Existing legislative proposals from Democrats like the “Forced Arbitration Injustice Repeal Act” (AKA the “FAIR Act”) are written so broadly they might bleed over from consumer/employment/civil rights/securities/class action disputes into B2B or ISDS arbitrations. Those proposals are, however, highly unlikely to move forward in the divided Senate during the next two years.
The approach of protectors of B2B arbitration (domestic and international) is to aim to limit any such legislation (if it moves forward notwithstanding) to a new Chapter of the FAA to avoid bleeding over of new legislative restrictions (if any) from consumer/employment/civil rights/class action issues into B2B or ISDS.
If any Congressional action does move forward, it will instead likely be (1) specific to subject-matters that secure bipartisan support (e.g., perhaps barring pre-dispute arbitration agreements covering nursing home or workplace/sexual harassment disputes) or (2) embedded inside “must-pass” legislation. That has been the pattern in Congress for many years now. Still, even that type of legislation remains highly unlikely in a divided Congress.
The ability of a new Administration to introduce unilateral administrative regulations limiting or prohibiting arbitration (the practice in the Obama and Trump Administrations) has been greatly reduced by the 2018 U.S. Supreme Court decision in Epic Systems v. Lewis, 138 S. Ct. 1612 (2018). Epic Systems held that authority to override by administrative regulation the impact of the FAA provisions requiring enforcement of arbitration agreements must be found in specific legislative authority to limit or prohibit mandatory arbitration agreements, not pre-existing general legislative grants of overall regulatory authority. I speculate without evidence that administrative regulatory proposals in the Biden Administration might focus on banning enforcement of pre-dispute waivers of class actions, in both arbitrations and courts, to try to avoid the impact of the principle from Epic Systems that arbitration cannot be singled out for restrictions in the absence of specific legislative authorization.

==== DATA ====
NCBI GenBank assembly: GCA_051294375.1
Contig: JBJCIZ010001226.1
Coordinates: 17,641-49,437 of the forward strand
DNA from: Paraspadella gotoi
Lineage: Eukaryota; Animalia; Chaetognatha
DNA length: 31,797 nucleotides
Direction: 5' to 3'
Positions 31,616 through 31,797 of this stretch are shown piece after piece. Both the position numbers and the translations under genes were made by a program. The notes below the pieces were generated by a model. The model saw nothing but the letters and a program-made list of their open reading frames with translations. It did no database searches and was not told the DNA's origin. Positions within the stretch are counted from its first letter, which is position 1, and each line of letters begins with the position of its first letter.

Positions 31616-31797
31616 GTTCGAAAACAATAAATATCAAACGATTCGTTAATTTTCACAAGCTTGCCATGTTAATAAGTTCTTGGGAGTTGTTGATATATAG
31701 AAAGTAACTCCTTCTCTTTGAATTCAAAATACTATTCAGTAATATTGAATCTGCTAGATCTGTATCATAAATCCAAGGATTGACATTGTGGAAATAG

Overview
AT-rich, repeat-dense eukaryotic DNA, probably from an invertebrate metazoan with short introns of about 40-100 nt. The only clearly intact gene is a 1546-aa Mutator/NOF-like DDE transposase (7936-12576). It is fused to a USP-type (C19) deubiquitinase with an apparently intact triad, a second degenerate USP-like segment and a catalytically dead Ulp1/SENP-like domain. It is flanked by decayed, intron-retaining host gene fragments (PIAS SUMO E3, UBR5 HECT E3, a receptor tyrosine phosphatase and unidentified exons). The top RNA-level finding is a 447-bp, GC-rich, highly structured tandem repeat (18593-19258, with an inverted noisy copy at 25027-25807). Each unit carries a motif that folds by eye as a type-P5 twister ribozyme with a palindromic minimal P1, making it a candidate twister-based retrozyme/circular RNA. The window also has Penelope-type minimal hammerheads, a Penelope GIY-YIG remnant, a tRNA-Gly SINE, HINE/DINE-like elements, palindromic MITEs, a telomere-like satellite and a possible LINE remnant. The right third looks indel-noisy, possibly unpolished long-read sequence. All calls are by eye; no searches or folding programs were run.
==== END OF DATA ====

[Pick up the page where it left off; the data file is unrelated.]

International economic policies under the Biden Administration will surely differ from those under the Trump Administration. However, Democrats have further retreated from supporting ISDS since the Obama Administration while Trump has split the previous Republican de facto unanimity in support. Those trends may continue in Congress, while the position of the Biden Administration awaits further appointments to Biden’s economic and trade team. During the election campaign, Biden stated only “I oppose the ability of private corporations to attack labor, health, and environmental policies through the Investor-State Dispute Settlement (ISDS) process and I oppose the inclusion of such provisions in future trade agreements.” [See Biden’s answers to questions from the United Steelworkers Political Action fund at https://bit.ly/3opEZyp.] That statement fails to clarify whether Biden supports or opposes ISDS when labor, health or environmental policies are not at stake. Trade Promotion Act Authority to negotiate international trade agreements will be up for renewal in 2021–that will be the first true test of the appetite in the Biden Administration and the new Congress for reform or elimination of ISDS. A return to the ISDS format found in the Trans-Pacific Partnership negotiated by the Obama Administration, contrasted with the form found in the United States-Mexico-Canada Agreement, seems unlikely regardless.